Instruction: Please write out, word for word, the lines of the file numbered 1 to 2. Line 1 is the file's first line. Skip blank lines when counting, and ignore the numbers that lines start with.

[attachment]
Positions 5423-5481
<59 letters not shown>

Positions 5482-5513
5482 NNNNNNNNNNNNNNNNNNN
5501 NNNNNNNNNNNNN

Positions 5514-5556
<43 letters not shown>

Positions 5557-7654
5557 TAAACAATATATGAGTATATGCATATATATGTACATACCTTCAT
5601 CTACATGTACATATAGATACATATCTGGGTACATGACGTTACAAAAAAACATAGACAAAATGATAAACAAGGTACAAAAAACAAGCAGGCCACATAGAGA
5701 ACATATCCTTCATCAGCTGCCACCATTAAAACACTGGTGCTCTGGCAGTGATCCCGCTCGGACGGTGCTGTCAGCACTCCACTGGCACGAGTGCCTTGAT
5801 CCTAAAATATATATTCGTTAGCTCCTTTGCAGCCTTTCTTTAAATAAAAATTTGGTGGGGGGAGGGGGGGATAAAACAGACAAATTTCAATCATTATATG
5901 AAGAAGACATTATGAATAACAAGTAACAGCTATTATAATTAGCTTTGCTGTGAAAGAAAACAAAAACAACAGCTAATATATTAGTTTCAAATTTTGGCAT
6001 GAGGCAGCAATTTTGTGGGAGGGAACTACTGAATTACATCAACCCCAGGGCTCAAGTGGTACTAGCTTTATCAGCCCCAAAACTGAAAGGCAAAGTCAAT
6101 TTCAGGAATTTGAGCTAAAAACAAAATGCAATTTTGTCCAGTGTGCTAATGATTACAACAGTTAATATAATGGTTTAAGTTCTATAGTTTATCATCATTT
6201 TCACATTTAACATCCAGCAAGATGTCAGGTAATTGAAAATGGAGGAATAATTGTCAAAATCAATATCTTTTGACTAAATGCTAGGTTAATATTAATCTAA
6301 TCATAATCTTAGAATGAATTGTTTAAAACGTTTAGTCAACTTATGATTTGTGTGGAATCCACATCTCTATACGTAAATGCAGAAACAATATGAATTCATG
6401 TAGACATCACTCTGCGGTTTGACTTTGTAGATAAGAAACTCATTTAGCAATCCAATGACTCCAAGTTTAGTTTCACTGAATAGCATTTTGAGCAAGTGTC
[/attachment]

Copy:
Positions 5423-5481
<59 letters not shown>